Tesni Ward

Favourite lens Olym­pus M.Zuiko Dig­i­tal ED 300mm f/4 IS PRO Lens

Amateur Photographer - - Technique -

Since mak­ing the move over to a mir­ror­less sys­tem ear­lier this year, with the Olym­pus OM- D E- M1 Mark II there are two key lenses you’ll al­ways find me us­ing. The Olym­pus 300mm f/4 PRO lens gives me 600mm of equiv­a­lent fo­cal length, pro­duc­ing tack-sharp im­ages with no no­tice­able chro­matic aber­ra­tion or vignetting. The 300mm is sig­nif­i­cantly lighter and smaller than any lens I’ve pre­vi­ously used, along with 6 stops of ex­cep­tional im­age sta­bil­i­sa­tion, I can keep shoot­ing hand­held through­out the day with no dif­fi­cul­ties. Paired with a 1.4x tele­con­verter, achiev­ing 840mm of equiv­a­lent fo­cal length, this lens gives me all the reach I need for far- off or shy wildlife.

When I’m for­tu­nate enough to get slightly closer to wildlife, I turn to the Olym­pus 40-150mm f/2.8. This lens achieves 80300mm of equiv­a­lent fo­cal length, which can be in­creased fur­ther with the 1.4x con­verter. An ad­di­tional aper­ture stop through­out the fo­cal range al­lows me to work in lower light con­di­tions with­out com­pro­mis­ing on im­age qual­ity, along with tak­ing ad­van­tage of a shal­lower depth of field. Be­ing a wildlife pho­tog­ra­pher means I travel reg­u­larly, both abroad and within the UK, which means hav­ing to carry my equip­ment con­sid­er­able dis­tances to lo­cate and find wildlife.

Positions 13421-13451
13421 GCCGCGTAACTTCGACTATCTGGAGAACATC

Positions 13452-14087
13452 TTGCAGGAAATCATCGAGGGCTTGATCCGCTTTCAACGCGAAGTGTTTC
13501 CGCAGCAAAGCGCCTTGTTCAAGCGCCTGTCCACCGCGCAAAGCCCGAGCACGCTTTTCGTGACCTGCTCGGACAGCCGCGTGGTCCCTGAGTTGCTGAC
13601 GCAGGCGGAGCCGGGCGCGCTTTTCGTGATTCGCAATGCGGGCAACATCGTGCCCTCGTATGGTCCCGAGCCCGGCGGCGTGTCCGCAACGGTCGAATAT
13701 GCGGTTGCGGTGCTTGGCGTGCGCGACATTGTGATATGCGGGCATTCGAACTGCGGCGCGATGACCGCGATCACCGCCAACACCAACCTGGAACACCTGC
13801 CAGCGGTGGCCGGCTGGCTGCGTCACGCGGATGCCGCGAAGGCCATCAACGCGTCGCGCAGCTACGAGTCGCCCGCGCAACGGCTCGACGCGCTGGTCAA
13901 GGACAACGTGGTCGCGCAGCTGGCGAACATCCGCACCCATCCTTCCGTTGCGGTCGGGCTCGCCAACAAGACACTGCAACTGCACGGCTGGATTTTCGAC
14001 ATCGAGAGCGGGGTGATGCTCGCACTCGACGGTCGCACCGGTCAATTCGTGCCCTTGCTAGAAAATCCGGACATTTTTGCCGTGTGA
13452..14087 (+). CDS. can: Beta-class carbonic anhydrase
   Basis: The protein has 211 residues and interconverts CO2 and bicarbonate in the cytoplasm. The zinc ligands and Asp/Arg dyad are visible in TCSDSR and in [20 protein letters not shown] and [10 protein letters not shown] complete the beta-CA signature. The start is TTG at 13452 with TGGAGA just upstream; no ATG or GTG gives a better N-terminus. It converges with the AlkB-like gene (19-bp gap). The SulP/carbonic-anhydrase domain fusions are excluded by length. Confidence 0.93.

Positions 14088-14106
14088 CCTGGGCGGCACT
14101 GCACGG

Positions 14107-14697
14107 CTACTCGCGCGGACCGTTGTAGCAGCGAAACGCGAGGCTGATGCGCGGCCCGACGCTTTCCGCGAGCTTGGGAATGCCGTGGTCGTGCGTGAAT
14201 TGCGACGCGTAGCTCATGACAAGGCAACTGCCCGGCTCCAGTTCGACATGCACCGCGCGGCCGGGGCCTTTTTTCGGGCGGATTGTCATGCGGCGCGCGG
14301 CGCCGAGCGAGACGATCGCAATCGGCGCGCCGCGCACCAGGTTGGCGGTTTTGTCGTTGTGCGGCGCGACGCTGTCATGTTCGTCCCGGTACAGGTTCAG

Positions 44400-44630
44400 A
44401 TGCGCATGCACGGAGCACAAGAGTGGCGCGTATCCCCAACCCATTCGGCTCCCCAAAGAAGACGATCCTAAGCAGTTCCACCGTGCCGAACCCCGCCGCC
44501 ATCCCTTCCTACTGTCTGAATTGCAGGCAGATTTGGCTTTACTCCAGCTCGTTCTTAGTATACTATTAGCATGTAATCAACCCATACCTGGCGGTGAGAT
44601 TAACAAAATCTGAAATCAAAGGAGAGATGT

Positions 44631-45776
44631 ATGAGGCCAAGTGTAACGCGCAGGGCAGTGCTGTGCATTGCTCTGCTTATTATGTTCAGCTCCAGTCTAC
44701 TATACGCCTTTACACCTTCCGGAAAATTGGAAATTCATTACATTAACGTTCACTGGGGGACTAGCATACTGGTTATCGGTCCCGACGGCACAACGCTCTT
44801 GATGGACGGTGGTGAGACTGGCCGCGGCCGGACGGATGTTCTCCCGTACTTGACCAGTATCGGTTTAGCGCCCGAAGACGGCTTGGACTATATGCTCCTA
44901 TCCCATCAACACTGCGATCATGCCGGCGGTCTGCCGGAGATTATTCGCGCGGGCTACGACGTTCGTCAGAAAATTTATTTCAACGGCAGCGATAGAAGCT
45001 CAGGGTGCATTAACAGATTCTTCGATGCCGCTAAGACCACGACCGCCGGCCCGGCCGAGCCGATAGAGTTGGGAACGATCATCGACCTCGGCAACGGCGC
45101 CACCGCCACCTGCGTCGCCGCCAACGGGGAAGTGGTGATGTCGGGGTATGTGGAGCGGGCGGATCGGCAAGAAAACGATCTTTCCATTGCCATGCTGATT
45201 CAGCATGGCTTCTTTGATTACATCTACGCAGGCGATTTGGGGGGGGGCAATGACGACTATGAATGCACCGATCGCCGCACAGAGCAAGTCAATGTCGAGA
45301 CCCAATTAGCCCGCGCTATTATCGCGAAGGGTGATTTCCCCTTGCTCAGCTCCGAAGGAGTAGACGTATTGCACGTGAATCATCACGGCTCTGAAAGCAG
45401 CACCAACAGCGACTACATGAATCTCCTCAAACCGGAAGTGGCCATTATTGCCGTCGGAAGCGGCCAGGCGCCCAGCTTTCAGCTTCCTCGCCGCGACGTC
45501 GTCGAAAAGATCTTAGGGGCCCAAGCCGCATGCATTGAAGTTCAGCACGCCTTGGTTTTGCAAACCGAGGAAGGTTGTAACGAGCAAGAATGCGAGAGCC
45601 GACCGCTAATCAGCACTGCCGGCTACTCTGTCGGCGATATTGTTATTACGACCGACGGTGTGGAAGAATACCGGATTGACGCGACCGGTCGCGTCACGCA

With th­ese two lenses, the E- M1 Mark II cam­era body and an ad­di­tional lens for widean­gle habi­tat shots (the Olym­pus 12- 40mm f/2.8), I can cover all the bases I could need in wildlife pho­tog­ra­phy, with­out hav­ing to worry about weight or space.

With 6 stops of im­age sta­bil­i­sa­tion, the Olym­pus 300mm en­ables me to shoot hand­held through­out the day Olym­pus OM-D E-M1 Mark II, 300mm, 1/400sec at f/7.1, ISO 640

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